What is a better way to spend a saturday than the opening of the Temporary Fashion Museum? Another exhibition my sister did project management for. I have to say, it took some effort (the A16 to Rotterdam was closed and Ms. Navigation was unable to give me a decent detour) but it was an afternoon well spent.
Fleece or Freak?
Did you know that one fleece sweater contains the same amount of plastic as many plastic bottles? That’s a whole new approach to recycling, don’t you think. The exhibition of Conny Groenewegen made me aware of this. Thousands (8kg I heard my sister mention) of fleece sweaters were cut into one piece, tied together and used as one big thread to create a new piece of fabric. Recycling at large. It got me thinking about fashion and recycling.
Alexander van Slobbe and Francisco van Benthum, who organized “Hacked”, also thought of that. This exhibition told the story of how large fashion stores such as H&M and Zara, run their logistics so smooth and at large, that the local designers cannot compete with them on pricing or timing.
7 ways independent fashion designers can compete with fast-fashion retailers… and survive the future:
1. Raise authentic awareness around your brand/ 2. Combine forces/3. Provide exceptional value beyond the product/4. Work outside of the traditional fashion calendar/5. Create an emotional bond/6. Be innovative/7. Be nimble
– Sumeera Rasul
Brand VSVB used this thought in a positive way. They buy leftovers from large retailers, and recycle them at whole. New sweaters are made from the textile, or pieces still exist but get extra accessories or are used half. They even keep the original labels in tact, but add their own label to them. Not just the pieces were very nice (I just lóved the shoes), they add a new niche in the spectrum of recycling fabrics / buying vintage clothes / designer collection. I love buying unique vintage pieces, and like to shop at the mentioned retailers too because of their pricing. So this is a great in-between.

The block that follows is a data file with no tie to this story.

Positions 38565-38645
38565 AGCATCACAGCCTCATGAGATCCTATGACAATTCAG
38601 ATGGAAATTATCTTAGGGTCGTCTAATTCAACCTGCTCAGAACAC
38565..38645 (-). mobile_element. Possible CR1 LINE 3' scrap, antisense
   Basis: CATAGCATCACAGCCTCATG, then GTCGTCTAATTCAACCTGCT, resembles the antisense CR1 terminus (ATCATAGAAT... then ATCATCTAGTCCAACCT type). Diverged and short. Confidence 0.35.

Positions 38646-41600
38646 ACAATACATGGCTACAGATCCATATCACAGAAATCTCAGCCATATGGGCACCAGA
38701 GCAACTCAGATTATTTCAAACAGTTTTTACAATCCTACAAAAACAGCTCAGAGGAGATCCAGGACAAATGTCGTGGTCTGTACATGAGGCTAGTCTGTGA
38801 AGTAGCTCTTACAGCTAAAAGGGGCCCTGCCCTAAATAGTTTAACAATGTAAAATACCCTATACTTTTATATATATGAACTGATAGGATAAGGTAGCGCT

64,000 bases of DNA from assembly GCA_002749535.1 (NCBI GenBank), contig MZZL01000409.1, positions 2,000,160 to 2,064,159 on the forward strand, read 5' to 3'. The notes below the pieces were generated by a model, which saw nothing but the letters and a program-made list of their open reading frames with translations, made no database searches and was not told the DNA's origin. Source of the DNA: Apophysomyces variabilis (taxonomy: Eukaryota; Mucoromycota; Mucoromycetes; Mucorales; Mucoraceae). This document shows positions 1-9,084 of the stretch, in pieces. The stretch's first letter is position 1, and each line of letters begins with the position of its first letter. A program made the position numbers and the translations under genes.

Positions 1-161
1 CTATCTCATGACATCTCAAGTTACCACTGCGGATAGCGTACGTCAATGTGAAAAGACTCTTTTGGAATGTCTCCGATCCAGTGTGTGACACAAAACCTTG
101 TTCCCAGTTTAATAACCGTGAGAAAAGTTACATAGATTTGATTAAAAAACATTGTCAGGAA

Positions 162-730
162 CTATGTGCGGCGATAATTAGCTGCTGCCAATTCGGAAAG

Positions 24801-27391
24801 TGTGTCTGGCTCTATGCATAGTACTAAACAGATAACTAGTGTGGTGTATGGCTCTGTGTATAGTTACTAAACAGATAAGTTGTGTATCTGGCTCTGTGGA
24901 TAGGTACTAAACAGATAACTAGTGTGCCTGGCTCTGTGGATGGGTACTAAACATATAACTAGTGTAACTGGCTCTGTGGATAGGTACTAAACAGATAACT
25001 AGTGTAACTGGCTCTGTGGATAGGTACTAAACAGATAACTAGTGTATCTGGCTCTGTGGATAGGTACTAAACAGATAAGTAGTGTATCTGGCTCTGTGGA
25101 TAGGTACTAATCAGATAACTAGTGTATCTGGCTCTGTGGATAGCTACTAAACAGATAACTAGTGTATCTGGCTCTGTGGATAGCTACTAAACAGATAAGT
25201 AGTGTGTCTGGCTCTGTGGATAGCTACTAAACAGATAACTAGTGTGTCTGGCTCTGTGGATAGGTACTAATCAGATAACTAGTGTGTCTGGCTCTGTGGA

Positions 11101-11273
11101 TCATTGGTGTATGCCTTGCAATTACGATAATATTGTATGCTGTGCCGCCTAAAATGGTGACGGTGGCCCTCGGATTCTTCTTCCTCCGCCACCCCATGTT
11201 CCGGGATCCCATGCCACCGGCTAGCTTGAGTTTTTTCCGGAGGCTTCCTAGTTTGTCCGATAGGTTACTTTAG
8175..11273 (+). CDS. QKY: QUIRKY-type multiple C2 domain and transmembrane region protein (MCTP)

The closet of Eva Maria Hatschek
What to do with your time and money if you’ve married a rich Swiss industrial? Eva Maria Hatschek spent it on couture. Each piece of clothing she wore, was custom designed for her, by legends such as Givenchy and Yves Saint Laurant. The Temporary Fashion museum shows some of her pieces. It’s like browsing through a highly expensive vintage store, and a lovely addition to the collection.
The Temporary Fashion museum also speaks of the history of Dutch fashion design; where the catwalk evolved from the dining room to the audience on the streets, and later the clubs. It gives a podium to the icon items of fashion: the red lipstick, high heel, white shirt and black dress. One of the nicest things of this exhibition is that besides watching (they also show pieces of the 2015 collections) you can also join (make your own piece), buy (get the piece you like) and discuss (many interactive talks in the auditorium). But the bést thing of it all, I have to say, was simply looking at all the guests. Fashion people create their own statement. I saw a gentlemen with his nose painted, wearing briefs and a cape. Or ladies in expensive designer clothes, and students that seemed to have spend much time and effort on their own dresses.
Since I haven’t married a Swiss industrial, or have become one yet, I’ll stick to my blend of main street fashion combined with vintage pieces and a designer touch here and there. But I did get inspired – and need to find out where to get those lovely VSVB shoes!
Do visit the Temporary Fashion museum; open till may 2016. It is an afternoon well spent.
Visit their website: http://tijdelijkmodemuseum.hetnieuweinstituut.nl/